And, in a way, it planted the seed of Cook’s leaving.
In conjunction with presenting Walk Through Bethlehem, Cook took his first trip to Israel to see how the church might make their presentation better. It birthed a love for the Holy Land and he started learning more and teaching more about it. He began taking others on trips with him.
Focus on Israel
As Cook leaves Shirley Hills, he leaves to expand the ministry of bringing a greater knowledge of Israel to others, particularly its geographical and historical realities which he says confirms other Biblical truths. His ministry is called Experience Israel Now (www.experienceisraelnow.com).
“I hope to be busy speaking in churches and going back and forth to Israel,” he said. “I’ve written books on Israel and will be expanding my writing and multimedia work. Israel is the cutting edge of Christian education. Israel transforms the Bible from grainy black and white TV to high definition color.”
Cook said he could never thank Shirley Hills enough for giving him the freedom and support as the Israel ministry has developed.
In a sense, his leaving is example of the church’s mission to go beyond its walls to impact the community as committed followers of Christ. And, Cook said, of being more interested in fulfilling that mission than hanging on to tradition.
Cook said he hopes to remain in Middle Georgia and in the life of Shirley Hills, but said he hopes to wisely “become invisible” rather than exert influence as its former leader.
“Shirley Hills is healthy and will be fine in the days ahead,” he said. “God has the right person to lead it. It’s scary, but we can trust God and that makes it exciting, too. Success in ministry doesn’t have anything to do with numbers or in salary or security. It has to do with obedience.”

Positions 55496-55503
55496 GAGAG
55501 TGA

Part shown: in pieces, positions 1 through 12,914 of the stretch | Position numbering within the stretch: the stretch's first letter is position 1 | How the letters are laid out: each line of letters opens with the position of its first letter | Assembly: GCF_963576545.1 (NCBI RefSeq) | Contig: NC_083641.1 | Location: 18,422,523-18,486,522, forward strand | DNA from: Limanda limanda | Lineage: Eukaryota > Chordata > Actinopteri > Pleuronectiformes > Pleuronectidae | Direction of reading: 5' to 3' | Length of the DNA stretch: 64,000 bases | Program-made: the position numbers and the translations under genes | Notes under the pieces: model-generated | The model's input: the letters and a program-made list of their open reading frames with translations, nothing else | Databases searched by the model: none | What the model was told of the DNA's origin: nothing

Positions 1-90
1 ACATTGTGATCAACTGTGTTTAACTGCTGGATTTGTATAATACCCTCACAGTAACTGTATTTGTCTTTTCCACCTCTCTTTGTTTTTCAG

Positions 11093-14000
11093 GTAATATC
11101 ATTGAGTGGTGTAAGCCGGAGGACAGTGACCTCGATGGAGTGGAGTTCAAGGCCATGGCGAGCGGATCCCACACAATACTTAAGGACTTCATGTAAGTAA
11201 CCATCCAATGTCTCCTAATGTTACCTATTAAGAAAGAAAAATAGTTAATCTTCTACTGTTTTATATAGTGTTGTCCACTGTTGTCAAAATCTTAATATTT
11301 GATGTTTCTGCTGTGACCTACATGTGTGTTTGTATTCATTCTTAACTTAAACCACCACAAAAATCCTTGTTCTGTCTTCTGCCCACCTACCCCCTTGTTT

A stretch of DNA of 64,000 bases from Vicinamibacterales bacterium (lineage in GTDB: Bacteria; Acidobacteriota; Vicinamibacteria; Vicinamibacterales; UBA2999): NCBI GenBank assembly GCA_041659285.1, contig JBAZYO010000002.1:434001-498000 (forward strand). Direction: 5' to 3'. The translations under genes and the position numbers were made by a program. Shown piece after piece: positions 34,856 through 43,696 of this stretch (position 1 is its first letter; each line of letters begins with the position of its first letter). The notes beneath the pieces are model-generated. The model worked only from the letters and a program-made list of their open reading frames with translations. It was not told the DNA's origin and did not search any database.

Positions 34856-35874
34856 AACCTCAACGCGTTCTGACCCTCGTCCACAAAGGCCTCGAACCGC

Boyd said the church’s search for a new pastor will be slow and deliberate and they will be helped by the local Rehoboth Baptist Association.
“The church went through this 18 years ago when Napp left and then we were blessed to have Andy,” he said. “We wouldn’t trade anything for Andy’s time here, but as a body we go back to the fact the leader isn’t Andy, it’s the Lord Jesus Christ. After the shock and emotions of Andy’s departure we just continue following Christ.”
Boyd called Cook “an excellent, natural-born communicator” which served him well as a journalist, then in the pulpit and now in bringing the message of Israel and the Bible to others.
A Macon native, Cook, 53, graduated Northeast High School then got a degree in journalism from the University of Georgia. He was The Telegraph’s sports editor when he left journalism to attend Southeastern Baptist Theological Seminary in Wake Forest, North Carolina. He continues to write occasional columns for The Telegraph.
He and his wife, Melody, have three daughters and two grandchildren. He said that will change to three grandchildren “anytime now” as a daughter is expecting.
“A highlight of my time at Shirley Hills? The joke is I only dropped the Lord’s Super once -- the juice tray,” Cook said. “But I think my favorite memory is we had a lot of fun together. We laughed a lot, we tried new things, we enjoyed the journey and it’s been an amazing experience. I’ll never retire from telling this story and I’m overwhelmed this church let me do it with them. They’ll be fine, they’ll be better off because it’s time for a change. I don’t really have anything personal to offer anybody anyway, but the Bible’s truth has been changing lives for centuries. The message of what God’s grace does for us is still amazing and it always will be.”